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Journal of Texas School Women Executives, Volume II, Issue 1 2013 Managing the Job. In Sacred Dreams, Brunner (1999) found that women are communicators and followers of seven specific organizational management strategies for successful careers. 1. Create and maintain a balance between job roles and gender related responsibilities. 2. Keep the agendas simple with a strict and clear focus on the care of children and student achievement. 3. Remain feminine and still be the head who is heard. 4. Do not act like a man. 5. Remove or let go of that which rises up to block success. 6. Remain calm, fearless, courageous and be a risk-taker with a “can-do” attitude. 7. Share power and give credit to those getting the job done. Managing Life. The strategies above assist the busy woman executive in the successful management of an organization while Riss and Palagano (2011) offer suggestions for life management with practical ideas for personal success. 1. Make time for family. 2. Don’t compare yourself to others. 3. Stay in the moment and try to complete one task, then another; instead of multitasking. Multitasking can lead to quick burnout. 4. Meditate daily to keep your personality in check. It shouldn’t be set on ‘irritated’ all of the time. Commit to 10 minutes of exercise. 5. Find and keep someone to confide in so you can express yourself. 6. Limit sugar and caffeine 7. Write your worries down in two columns and label them: Things You Can Control and Things You Cannot Control. Take care of what you can control. Pray about the things you cannot control. 8. Focus, set limits, and do what matters most. 9. Practice saying No! The first time you do this, the tank will be running over…refueled at maximum capacity! 10. Keep a sense of humor. I have learned to recognize the negative pressure and stress habits in my own life. Rushing to work on time or a few minutes late is a set up for a bad start of the day; therefore, forging forward, I am working each day to arrive a little earlier to avoid traffic delays and a stack of phone calls and problems waiting for attention. I have learned that on days when I arrive early, I have time to answer early morning emails and voice mails. In our rushed and busy world, we typically eat, walk, talk, and work at the same time. Learning to separate meals from work gives a much needed break from mental stress. While learning to separate work from “things” it is important to separate work from personal life so the weekends and evenings can be spent guilt-free, (Gmelch, 1996). 71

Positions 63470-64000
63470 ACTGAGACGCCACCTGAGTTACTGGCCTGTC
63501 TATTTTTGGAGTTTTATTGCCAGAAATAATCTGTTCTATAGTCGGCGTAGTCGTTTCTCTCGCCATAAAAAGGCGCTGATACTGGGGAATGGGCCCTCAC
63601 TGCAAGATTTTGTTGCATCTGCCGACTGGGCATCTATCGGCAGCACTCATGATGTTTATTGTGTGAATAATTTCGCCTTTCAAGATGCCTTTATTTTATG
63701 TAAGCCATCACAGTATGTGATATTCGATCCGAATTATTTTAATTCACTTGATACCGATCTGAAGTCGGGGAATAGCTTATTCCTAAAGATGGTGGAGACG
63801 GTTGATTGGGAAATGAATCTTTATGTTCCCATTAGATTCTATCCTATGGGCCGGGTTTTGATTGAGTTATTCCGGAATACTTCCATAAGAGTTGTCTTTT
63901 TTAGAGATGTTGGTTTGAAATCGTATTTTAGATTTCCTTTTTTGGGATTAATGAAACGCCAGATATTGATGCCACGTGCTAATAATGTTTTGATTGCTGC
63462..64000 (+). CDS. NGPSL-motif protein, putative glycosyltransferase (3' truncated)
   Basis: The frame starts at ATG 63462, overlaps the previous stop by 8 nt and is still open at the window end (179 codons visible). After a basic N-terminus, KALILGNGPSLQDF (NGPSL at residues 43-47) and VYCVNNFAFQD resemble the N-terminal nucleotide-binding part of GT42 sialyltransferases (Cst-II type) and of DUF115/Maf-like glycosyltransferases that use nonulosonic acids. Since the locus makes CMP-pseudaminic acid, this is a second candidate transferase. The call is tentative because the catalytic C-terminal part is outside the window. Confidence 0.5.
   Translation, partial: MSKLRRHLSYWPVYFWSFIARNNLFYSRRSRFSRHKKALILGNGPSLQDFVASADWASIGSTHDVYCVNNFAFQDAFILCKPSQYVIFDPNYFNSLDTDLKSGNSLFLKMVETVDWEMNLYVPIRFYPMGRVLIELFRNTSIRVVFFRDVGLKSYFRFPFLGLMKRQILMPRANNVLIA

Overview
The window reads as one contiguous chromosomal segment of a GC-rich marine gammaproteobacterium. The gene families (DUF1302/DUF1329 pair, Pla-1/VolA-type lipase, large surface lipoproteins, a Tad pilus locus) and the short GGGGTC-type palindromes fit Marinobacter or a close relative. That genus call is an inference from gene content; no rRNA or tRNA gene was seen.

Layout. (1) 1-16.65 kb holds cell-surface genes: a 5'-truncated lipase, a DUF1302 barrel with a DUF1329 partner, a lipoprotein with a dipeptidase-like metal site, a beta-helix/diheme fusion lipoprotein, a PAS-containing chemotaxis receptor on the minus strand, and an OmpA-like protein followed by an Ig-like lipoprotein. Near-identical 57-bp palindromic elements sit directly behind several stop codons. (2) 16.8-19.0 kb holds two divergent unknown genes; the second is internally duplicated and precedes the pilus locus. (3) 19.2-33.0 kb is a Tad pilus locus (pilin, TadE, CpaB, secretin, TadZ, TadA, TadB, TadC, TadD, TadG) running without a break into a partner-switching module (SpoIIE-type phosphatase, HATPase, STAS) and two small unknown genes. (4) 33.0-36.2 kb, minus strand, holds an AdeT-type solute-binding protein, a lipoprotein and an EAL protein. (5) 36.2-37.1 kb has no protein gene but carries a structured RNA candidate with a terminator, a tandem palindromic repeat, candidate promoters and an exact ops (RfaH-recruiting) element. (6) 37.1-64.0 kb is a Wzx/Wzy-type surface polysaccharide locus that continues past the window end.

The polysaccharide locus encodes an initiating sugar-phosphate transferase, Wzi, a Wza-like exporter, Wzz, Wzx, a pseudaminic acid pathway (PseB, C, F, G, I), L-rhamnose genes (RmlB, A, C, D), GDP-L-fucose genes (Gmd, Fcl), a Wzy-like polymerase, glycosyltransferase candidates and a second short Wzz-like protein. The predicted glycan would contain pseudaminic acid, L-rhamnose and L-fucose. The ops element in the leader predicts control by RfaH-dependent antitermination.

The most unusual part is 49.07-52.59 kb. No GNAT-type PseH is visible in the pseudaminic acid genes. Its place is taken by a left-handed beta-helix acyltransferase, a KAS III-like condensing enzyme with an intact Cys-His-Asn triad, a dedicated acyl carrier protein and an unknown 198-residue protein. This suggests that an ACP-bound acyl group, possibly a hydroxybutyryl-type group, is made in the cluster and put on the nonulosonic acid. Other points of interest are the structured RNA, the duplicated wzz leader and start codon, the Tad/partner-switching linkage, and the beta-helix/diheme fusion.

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JTWSE—Volume 2  

JTWSE—Volume 2  

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